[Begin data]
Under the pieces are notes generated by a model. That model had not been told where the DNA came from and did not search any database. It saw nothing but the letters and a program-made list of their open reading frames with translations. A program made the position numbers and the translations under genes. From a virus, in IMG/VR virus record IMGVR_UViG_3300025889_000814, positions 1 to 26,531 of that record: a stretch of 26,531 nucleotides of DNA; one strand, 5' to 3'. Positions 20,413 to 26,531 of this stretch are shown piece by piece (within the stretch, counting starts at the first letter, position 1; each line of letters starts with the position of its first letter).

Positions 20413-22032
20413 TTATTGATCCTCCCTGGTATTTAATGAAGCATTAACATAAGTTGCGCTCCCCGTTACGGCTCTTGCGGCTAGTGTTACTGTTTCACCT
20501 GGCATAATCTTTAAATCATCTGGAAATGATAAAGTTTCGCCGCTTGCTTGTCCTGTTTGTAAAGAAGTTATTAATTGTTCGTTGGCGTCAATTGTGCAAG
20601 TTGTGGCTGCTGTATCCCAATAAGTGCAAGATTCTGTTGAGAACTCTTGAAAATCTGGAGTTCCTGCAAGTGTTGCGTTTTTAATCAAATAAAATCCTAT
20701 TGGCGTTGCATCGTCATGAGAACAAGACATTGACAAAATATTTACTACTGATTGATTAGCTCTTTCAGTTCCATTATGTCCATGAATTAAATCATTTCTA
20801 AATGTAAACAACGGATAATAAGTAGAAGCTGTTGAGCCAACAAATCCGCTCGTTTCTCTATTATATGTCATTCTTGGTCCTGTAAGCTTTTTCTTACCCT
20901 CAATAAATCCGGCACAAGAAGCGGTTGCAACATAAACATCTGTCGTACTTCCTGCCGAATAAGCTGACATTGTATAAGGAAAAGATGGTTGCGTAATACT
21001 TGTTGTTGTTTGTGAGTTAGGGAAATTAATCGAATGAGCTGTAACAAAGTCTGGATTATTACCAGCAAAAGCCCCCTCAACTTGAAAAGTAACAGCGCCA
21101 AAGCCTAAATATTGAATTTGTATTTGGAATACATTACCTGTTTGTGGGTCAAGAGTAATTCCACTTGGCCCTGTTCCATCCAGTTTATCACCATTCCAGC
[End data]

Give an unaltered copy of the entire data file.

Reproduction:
Under the pieces are notes generated by a model. That model had not been told where the DNA came from and did not search any database. It saw nothing but the letters and a program-made list of their open reading frames with translations. A program made the position numbers and the translations under genes. From a virus, in IMG/VR virus record IMGVR_UViG_3300025889_000814, positions 1 to 26,531 of that record: a stretch of 26,531 nucleotides of DNA; one strand, 5' to 3'. Positions 20,413 to 26,531 of this stretch are shown piece by piece (within the stretch, counting starts at the first letter, position 1; each line of letters starts with the position of its first letter).

Positions 20413-22032
20413 TTATTGATCCTCCCTGGTATTTAATGAAGCATTAACATAAGTTGCGCTCCCCGTTACGGCTCTTGCGGCTAGTGTTACTGTTTCACCT
20501 GGCATAATCTTTAAATCATCTGGAAATGATAAAGTTTCGCCGCTTGCTTGTCCTGTTTGTAAAGAAGTTATTAATTGTTCGTTGGCGTCAATTGTGCAAG
20601 TTGTGGCTGCTGTATCCCAATAAGTGCAAGATTCTGTTGAGAACTCTTGAAAATCTGGAGTTCCTGCAAGTGTTGCGTTTTTAATCAAATAAAATCCTAT
20701 TGGCGTTGCATCGTCATGAGAACAAGACATTGACAAAATATTTACTACTGATTGATTAGCTCTTTCAGTTCCATTATGTCCATGAATTAAATCATTTCTA
20801 AATGTAAACAACGGATAATAAGTAGAAGCTGTTGAGCCAACAAATCCGCTCGTTTCTCTATTATATGTCATTCTTGGTCCTGTAAGCTTTTTCTTACCCT
20901 CAATAAATCCGGCACAAGAAGCGGTTGCAACATAAACATCTGTCGTACTTCCTGCCGAATAAGCTGACATTGTATAAGGAAAAGATGGTTGCGTAATACT
21001 TGTTGTTGTTTGTGAGTTAGGGAAATTAATCGAATGAGCTGTAACAAAGTCTGGATTATTACCAGCAAAAGCCCCCTCAACTTGAAAAGTAACAGCGCCA
21101 AAGCCTAAATATTGAATTTGTATTTGGAATACATTACCTGTTTGTGGGTCAAGAGTAATTCCACTTGGCCCTGTTCCATCCAGTTTATCACCATTCCAGC